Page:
Hmmm, occasionally. Writing purely from a woman's perspective here I think it's not so much a lack of motivation on the part of some so much as the lack of imagination. But, girls, if you have the imagination all you have to do is to get him to sign up to your idea. This is usually easier before you are married than afterwards so you shouldn't have too much difficulty.

If he is not willing to humour you before marriage you might like to have a rethink about the whole thing.

When I got married to my latest Mr Right we got up before dawn on Midsummer's day and watched the sunrise standing in the centre of a neolithic stone circle. Long known as the Merry Maidens, this ancient ring of stones was just down the road from where we lived in the far west of Cornwall so it seemed a shame not to use it as it was right on our doorstep, so to speak.

We took a matching pair of long-stemmed scarlet coloured cocktail glasses and drank fresh spring water out of them (water seemed more in touch with the spirit of the place than wine) and then offered the rest as a libation to nature and the ancestors, who were probably muttering into their beards and wondering what the hell we were doing. We then managed to make our vows to one another without too much giggling and embraced.

There was only one witness to this little ceremony, another sun watcher who seemed to disappear in and out of the stones around us. I believed he was a shape-shifter, but when I told my newly acquired husband he thought I had said 'shirt-lifter' which meant something entirely different and sent us off into giggles again.

Now this illustration of mine may seem a bit irreverent for a solemn exchange of vows but, for me at least, it had far more meaning than the 'legal' ceremony we had a few days later. It probably doesn't have quite the same meaning for my husband as when I have suggested that we renew our vows in the same way he mutters something unprintable about dawn. All I remember is the beauty of the light, the mystery of the stone circle, laughter and the warm glow of our own loving words.

Imagination is the key.

Okay, so I didn't look like a princess but I didn't act like one either. An expensive wedding can be either a selfish imposition on one's parents or a crippling debt that can strain a marriage from the word go. So what I am urging here is an alternative and something infinitely more creative.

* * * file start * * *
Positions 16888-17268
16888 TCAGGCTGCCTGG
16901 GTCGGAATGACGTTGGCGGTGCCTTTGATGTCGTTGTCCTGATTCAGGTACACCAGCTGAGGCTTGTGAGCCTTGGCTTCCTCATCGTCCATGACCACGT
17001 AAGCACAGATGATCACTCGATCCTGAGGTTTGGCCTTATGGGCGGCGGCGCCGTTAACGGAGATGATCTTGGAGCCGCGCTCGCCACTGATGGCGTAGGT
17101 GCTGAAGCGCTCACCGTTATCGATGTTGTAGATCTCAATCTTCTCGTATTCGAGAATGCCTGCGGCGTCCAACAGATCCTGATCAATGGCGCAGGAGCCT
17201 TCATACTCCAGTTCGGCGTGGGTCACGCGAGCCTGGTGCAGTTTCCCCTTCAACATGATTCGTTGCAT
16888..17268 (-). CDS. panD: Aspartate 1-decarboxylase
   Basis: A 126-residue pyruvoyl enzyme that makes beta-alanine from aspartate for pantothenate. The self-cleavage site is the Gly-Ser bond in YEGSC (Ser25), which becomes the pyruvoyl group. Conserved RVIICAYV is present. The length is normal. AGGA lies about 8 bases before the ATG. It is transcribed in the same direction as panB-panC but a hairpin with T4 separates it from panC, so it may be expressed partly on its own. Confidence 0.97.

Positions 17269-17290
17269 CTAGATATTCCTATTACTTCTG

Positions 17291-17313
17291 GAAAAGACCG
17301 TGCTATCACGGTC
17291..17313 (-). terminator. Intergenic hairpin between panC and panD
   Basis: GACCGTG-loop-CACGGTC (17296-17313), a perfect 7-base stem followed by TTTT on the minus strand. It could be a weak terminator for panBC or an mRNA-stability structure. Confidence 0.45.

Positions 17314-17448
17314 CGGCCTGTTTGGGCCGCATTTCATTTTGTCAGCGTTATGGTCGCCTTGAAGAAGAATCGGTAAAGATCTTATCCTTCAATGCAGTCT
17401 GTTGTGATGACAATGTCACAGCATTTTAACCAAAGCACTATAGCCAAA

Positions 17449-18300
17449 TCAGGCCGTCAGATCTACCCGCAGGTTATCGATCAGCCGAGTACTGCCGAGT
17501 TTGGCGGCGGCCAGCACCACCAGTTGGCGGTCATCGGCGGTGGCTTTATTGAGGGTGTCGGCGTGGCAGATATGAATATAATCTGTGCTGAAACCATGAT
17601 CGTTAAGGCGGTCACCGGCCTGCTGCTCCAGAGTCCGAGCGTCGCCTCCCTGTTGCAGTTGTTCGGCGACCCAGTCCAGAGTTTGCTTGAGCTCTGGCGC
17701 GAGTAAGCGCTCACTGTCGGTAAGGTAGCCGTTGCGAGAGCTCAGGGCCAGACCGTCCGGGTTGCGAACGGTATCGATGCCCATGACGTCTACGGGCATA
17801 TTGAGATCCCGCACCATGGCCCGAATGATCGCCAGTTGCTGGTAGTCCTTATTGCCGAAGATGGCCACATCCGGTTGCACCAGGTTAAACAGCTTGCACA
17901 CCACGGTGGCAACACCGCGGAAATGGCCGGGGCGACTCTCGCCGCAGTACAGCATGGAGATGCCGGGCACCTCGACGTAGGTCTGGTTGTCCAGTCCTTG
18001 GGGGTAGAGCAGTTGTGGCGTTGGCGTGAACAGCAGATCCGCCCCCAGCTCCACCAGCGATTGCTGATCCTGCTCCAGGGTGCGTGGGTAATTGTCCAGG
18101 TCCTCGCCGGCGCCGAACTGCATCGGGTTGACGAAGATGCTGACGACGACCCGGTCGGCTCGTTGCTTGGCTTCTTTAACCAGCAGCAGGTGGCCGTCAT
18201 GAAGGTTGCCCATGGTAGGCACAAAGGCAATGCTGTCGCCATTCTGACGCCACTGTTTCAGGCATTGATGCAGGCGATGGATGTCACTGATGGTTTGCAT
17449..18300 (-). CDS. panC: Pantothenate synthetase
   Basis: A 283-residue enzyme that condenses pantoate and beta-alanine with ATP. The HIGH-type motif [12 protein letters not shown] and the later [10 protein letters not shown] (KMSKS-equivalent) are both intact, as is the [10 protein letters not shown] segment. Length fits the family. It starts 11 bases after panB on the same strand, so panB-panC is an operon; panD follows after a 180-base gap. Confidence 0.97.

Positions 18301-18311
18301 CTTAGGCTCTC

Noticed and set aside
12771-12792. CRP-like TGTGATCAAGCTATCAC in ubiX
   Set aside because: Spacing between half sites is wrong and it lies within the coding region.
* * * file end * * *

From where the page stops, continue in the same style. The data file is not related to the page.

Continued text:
Why not stand on the beach of a deserted cove at dawn and make vows you have written yourselves? This doesn't have to mean you will be 'living over the brush', you can go to the register office to have it legalised later. Why not have your reception in your own garden and make it open house for all the neighbours as well as your friends, a sort of a street party without needing permission from the council.

Or what about exchanging vows in some iconic spot, on top of the white cliffs of Dover, or above the Grand Canyon if you're in the U.S? Or getting married by a druid at Stonehenge at the Midsummer Solstice celebrations? Or out at sea on a dolphin cruise before adjourning to a lively pub? Or in a vineyard? Or in a ruined Celtic chapel? Or beside a holy well? Or on the ramparts of a castle or in its great hall or keep? Or on top of a mountain where you are closer to the Gods? Or even in the village church with a marquee on the village green so that you can walk there?

The only limit is your own imagination and the possible refusal of permission in those cases where you might need it, though even here you might find the authorities more understanding than you think.

Having made your vows somewhere meaningful you can catch up with the legal stuff later. One of my close friends did in fact 'jump over the brush' and then had a ceilidh in a marquee in a field on their farm though I'm not sure they ever did bother with the legalities, seeing them as meaningless after having already pledged themselves to one another in their own words.

If all this seems hopelessly down-market and less than glamorous then this is obviously not for you. But I defy the true romantics amongst us not to be interested. If you and your intended have decided on an unusual venue and you have both written your own heartfelt vows you will definitely have a wedding with a difference and this will make your 'special day' truly special. It will not only be a day to be remembered but also one to be treasured, forever.